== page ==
Young Kenyans affected by HIV/AIDS unmask feelings through art in Richmond VA

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HIV unmaskThe plaster mask on the gallery wall is a face without eyes.
Lest this work of art leave too much to interpretation, a handwritten sentence beneath it is an eye-opener: The future is blurred when you have HIV.

The mask is part of “Never Walk Alone,” an exhibit at ART 180, a local nonprofit organization that provides art-related programs to young people living in challenging circumstances.
What’s unusual about this exhibit is that the young artists, ranging in age from 6 to 18, are from Kenya. And their circumstance is among the most challenging imaginable: living with HIV/AIDS.
In addition to the vivid masks with feathers and glitter that dot the walls of ART 180’s Atlas teen studio in Jackson Ward, the exhibit features a Leave a Message Canvas, decorated with colorful handprints, in which the youths write messages to stop stigma and raise awareness about the disease.
The canvas, created in August 2014, was inspired by the NAMES Project Foundation’s AIDS Memorial Quilt, created in 1987 to spread awareness and connectivity to those with HIV/AIDS.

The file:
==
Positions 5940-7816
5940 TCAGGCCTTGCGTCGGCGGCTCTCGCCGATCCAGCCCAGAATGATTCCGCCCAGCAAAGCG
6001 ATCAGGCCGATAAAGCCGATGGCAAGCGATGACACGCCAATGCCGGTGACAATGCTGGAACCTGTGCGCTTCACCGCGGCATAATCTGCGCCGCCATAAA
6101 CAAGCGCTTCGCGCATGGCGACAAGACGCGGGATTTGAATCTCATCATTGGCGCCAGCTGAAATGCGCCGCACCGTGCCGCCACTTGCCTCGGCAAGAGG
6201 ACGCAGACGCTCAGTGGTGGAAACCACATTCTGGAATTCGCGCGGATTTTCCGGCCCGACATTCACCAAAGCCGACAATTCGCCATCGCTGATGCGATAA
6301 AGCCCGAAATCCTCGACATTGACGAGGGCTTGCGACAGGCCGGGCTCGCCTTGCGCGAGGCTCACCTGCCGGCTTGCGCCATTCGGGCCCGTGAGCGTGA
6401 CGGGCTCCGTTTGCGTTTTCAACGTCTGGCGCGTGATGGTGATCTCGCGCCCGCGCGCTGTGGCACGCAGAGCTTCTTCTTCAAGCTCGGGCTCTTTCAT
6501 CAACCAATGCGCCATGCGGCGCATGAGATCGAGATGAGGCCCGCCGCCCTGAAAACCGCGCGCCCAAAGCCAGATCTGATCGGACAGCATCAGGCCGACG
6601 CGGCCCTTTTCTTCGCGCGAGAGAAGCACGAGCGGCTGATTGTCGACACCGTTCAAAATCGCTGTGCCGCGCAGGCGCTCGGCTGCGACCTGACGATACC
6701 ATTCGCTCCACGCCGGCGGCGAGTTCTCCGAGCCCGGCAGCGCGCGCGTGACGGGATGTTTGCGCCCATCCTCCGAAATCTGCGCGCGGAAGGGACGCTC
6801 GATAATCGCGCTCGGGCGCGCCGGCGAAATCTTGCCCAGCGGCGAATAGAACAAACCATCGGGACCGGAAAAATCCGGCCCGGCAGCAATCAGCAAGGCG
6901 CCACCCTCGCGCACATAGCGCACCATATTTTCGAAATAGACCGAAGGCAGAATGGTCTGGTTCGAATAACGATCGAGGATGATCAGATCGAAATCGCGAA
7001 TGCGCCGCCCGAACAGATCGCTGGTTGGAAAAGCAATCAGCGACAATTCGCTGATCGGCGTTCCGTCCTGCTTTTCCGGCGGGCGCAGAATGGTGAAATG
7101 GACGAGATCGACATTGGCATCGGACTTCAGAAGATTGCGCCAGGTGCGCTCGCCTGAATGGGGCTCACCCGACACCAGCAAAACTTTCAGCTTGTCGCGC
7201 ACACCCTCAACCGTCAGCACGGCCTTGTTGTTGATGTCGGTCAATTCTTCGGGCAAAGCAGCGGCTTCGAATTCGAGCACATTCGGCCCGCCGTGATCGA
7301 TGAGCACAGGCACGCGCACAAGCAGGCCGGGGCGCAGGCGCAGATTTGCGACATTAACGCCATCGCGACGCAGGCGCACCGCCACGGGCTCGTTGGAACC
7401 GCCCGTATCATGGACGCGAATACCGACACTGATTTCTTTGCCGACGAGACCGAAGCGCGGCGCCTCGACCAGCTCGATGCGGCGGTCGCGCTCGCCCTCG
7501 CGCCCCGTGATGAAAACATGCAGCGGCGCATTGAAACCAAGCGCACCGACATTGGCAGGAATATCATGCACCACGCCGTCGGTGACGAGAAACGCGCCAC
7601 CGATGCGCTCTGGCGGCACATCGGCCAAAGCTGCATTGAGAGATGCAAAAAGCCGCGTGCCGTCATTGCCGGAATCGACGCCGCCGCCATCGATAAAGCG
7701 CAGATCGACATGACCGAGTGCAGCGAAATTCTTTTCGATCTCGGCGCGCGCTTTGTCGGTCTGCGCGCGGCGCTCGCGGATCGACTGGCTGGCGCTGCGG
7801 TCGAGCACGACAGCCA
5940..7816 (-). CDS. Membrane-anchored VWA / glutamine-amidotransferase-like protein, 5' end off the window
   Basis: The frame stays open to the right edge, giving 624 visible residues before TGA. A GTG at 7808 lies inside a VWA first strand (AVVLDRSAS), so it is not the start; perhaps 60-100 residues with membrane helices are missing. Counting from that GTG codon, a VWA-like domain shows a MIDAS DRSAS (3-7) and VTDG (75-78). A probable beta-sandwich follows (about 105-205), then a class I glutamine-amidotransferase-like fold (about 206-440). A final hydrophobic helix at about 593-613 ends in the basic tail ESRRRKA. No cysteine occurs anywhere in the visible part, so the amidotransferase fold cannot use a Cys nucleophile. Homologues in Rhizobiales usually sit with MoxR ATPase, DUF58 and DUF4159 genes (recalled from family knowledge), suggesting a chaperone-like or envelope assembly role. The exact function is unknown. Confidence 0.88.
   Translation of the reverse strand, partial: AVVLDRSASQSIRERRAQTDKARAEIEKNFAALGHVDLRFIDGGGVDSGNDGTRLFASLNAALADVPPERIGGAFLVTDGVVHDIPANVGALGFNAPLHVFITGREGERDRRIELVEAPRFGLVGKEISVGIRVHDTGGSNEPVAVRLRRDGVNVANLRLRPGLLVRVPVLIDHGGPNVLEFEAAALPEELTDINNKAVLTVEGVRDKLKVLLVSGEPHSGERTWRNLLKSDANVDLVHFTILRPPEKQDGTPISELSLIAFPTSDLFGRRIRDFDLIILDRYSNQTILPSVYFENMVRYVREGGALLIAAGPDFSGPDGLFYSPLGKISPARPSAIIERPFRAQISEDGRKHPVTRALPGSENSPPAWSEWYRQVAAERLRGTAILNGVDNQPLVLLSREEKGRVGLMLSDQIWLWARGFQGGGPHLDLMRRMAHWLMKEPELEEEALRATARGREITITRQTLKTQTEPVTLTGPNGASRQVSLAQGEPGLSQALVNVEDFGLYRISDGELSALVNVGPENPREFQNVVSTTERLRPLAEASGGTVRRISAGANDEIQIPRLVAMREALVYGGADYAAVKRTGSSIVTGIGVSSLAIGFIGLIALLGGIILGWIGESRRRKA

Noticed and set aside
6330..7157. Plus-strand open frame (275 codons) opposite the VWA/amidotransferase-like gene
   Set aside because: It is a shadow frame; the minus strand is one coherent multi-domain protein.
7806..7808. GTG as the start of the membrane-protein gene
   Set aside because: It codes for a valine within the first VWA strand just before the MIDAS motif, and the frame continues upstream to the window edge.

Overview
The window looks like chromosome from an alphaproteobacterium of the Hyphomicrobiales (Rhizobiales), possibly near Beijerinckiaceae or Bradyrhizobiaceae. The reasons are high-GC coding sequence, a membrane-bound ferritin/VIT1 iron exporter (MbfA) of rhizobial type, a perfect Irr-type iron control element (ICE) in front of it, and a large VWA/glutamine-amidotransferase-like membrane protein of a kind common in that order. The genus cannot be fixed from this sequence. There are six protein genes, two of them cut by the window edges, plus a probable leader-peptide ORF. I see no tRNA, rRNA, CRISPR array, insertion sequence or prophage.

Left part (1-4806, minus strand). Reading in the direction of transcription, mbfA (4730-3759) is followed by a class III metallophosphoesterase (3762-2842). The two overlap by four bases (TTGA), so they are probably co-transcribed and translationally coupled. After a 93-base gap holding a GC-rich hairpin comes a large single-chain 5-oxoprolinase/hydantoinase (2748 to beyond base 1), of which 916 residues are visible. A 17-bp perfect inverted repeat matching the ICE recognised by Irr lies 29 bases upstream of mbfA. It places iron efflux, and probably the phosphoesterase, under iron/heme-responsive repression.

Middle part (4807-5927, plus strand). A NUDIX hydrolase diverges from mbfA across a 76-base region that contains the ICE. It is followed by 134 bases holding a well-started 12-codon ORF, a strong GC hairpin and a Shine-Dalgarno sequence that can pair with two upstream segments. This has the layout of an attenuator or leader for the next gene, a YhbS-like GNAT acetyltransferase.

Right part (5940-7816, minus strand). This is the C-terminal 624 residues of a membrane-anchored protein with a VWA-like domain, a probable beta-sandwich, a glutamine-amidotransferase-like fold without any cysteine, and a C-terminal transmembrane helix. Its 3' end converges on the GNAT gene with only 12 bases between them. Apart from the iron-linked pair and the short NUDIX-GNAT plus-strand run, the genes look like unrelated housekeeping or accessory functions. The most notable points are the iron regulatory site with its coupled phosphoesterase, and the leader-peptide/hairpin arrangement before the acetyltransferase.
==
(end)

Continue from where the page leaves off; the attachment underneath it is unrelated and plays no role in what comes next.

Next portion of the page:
The exhibit also includes circle cloths created by Kenyan children in August 2013 to inspire them to move beyond shame to speak up about their HIV-positive status through poems, drawings and messages. One drawing of a snake devouring a bird speaks of the pervasive sense of dread surrounding the disease.
It’s easy to forget amid an Ebola outbreak that has devastated Guinea, Liberia and Sierra Leone, but AIDS remains a far more widespread problem, decades after it created the sort of panic, stigma and indifference we’ve witnessed with Ebola.
One in eight households in Kenya have at least one person infected with HIV, according to the 2012 Kenya AIDS Indicator Survey. Mother-to-child transmission of HIV remains a major problem. The disease leaves children orphaned, depressed or resigned to a future as blurred as the aforementioned mask.
Adding to the poignancy is the reality that some of the children were unaware of their HIV status, or that of their parents, as one young lady described in an essay that is part of the exhibit: